Strange… I’ve been wondering if the Trump presidency is a false-flag operation…

    • Theresa Klein

      Part of me thinks that Hillary Clinton rigged the Republican primary to make sure Trump was her opponent and then had it backfire on her because enough people realized that it was a ruse so they voted for Trump just to give her the finger.

      • Wikileaks basically validated that conjecture as being the literal truth.

        • Theresa Klein

          Really? Got any links? I wouldn’t be surprised, but I’ve never seen any evidence for it.

          • Sean II

            Hilarious they used the term Pied Piper, given the result.

          • Theresa Klein

            Well, I wouldn’t say that means that she “rigged” the primary.
            She didn’t make people go to the polls and vote for Donald Trump in the primary. I do think that significant numbers of Democrats crossed the aisle and voted in the R primary but not because they were acting as HRC footsoldiers. They did it because they are white working class labor types who liked Trump’s trade stance.

            To me it still looks like the Republican base owns Trump, regardless of whatever media manipulation the Clinton campaign engaged in. People are responsible for their own votes and nobody made them vote for Trump.

          • I mean, this was just one of the Podesta emails. You can search the database for the whole story. I offer it only as evidence for what you were wondering about.

          • King Goat

            There’s substantial space between Clinton ‘wanting the nominee to be Trump’ which is all you provide evidence for and actually ‘rigg[ing] the Republican primary to make sure Trump was her opponent.’

  • Bill Othon

    “If moderate voices had any interest in being heard, we’d hear them.”

    Ah, now we are getting somewhere. How can a moderate combat the issues addressed in the (excellent) article? If Fox and NYT represent the extremes, who represents the moderates?

    I find that those who try to develop a middle ground, or even try to identify the core issues without resorting to ad hominem attack, are quickly overwhelmed. Is it a lack of “energy” in the moderate position? Does the “moderate cause” not engender people to rise up and march?

    It’s difficult to truly engage the debate when there are so few indications of moderation in the press or marketplace. Appreciate BHL

    • CJColucci

      If Fox and NYT represent the extremes, who represents the moderates?

      The New York Times. Or, as Bill Clinton once said, “we’re the Eisenhower Republicans.”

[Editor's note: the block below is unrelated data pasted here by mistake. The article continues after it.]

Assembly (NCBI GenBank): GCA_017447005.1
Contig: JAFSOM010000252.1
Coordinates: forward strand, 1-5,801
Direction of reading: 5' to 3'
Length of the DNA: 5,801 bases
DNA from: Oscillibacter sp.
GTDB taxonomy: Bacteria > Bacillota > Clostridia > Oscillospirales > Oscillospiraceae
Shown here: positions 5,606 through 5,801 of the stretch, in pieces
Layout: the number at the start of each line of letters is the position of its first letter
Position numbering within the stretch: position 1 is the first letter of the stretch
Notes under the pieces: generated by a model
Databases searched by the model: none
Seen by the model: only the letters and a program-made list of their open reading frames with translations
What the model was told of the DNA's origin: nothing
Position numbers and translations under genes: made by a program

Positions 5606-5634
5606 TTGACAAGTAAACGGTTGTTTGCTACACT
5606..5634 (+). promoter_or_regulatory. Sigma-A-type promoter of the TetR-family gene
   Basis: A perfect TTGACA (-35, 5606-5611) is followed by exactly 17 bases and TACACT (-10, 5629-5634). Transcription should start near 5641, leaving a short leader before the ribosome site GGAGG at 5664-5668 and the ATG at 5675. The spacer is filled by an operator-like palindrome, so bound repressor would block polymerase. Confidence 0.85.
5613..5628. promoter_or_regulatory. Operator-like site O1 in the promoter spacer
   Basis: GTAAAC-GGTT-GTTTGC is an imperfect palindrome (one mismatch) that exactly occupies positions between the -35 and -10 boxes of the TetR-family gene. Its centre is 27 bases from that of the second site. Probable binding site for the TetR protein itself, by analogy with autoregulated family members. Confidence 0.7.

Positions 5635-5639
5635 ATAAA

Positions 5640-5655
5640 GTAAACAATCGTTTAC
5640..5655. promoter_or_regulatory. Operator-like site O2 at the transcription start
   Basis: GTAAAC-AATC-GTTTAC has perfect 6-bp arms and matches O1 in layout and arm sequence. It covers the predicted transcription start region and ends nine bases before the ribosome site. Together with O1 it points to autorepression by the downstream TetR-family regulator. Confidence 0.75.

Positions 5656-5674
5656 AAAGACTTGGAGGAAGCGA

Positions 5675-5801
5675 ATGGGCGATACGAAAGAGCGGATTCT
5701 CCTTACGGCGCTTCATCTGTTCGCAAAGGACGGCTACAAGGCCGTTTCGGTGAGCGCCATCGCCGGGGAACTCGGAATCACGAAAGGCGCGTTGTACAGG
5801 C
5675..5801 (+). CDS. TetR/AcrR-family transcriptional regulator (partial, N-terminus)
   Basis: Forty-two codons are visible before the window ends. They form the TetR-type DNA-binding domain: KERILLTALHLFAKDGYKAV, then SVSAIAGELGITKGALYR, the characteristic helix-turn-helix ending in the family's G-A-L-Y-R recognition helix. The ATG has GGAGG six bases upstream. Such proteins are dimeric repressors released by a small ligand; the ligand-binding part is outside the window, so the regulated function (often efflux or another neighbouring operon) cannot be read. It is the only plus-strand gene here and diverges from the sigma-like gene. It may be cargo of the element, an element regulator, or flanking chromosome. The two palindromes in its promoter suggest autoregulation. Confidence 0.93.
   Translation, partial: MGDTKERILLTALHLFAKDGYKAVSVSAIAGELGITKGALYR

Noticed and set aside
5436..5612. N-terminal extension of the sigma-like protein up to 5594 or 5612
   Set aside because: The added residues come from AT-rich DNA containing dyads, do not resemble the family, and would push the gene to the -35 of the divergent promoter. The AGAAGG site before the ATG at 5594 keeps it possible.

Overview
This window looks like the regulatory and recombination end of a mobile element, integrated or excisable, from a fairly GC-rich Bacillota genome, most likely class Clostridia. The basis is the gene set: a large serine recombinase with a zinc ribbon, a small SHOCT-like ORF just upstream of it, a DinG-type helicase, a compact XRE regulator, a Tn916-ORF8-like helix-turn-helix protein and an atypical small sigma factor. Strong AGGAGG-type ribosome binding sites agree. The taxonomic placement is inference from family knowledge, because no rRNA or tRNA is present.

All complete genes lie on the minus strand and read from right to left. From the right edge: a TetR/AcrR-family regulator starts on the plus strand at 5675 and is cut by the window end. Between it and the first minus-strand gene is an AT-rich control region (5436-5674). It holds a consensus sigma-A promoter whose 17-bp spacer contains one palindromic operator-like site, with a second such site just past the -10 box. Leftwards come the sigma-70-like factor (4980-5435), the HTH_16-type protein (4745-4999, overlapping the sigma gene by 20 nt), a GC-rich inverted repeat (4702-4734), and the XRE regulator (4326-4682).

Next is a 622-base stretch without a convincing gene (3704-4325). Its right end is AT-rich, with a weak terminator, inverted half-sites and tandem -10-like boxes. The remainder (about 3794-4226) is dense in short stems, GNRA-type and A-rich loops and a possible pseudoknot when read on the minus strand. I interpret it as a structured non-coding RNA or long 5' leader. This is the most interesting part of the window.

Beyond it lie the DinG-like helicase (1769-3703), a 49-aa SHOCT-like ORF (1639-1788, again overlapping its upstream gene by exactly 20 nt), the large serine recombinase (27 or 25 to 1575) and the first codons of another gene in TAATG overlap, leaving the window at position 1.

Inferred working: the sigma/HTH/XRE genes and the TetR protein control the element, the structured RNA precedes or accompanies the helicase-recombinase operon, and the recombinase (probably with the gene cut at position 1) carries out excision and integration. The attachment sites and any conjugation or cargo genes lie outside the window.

• Les Kyle Nearhood

      Certainly this is true in the current climate. Far more on the left than on the right. I can still occasionally Troll a site like Redstate and only stir up a moderate ant’s nest. But you are quickly denounced and deleted on any lefty site.

      • King Goat

        Proud of trolling, eh. Looks like you do know from obtuse asses…

  • Theresa Klein

    #3 isn’t so bad. “Qui bono?” is always a worthwhile line of thought on any topic.

    • King Goat

      I’m sure that goes on, but a lot of ‘sjw’ activity that gets focused on* involves white, middle to upper class people pushing narratives advocating deference to people unlike themselves. I guess you could say that it’s part of a complicated ploy where they end up getting power, but that’s a heck of an indirect ideology at work!

      * because most focus is on such people generally

      • Jeff R.

        Coalitional politics, dude.

        • King Goat

          Coaltional politics rarely works like “hey, me and my group are terrible and we really should defer more to you and yours.”

          • Jeff R.

            Isn’t it obvious to you that white middle class liberals see themselves as part of a different group than the terrible people? Hillary wasn’t talking about herself when she used the word “Deplorables!”

          • King Goat

            No doubt, but the idea is still that middle class white people like her need to ‘sit down and shut up’ more deferring to people of color and such. That strikes me as an odd way for those middle class whites to seek more power for themselves…

  • obloodyhell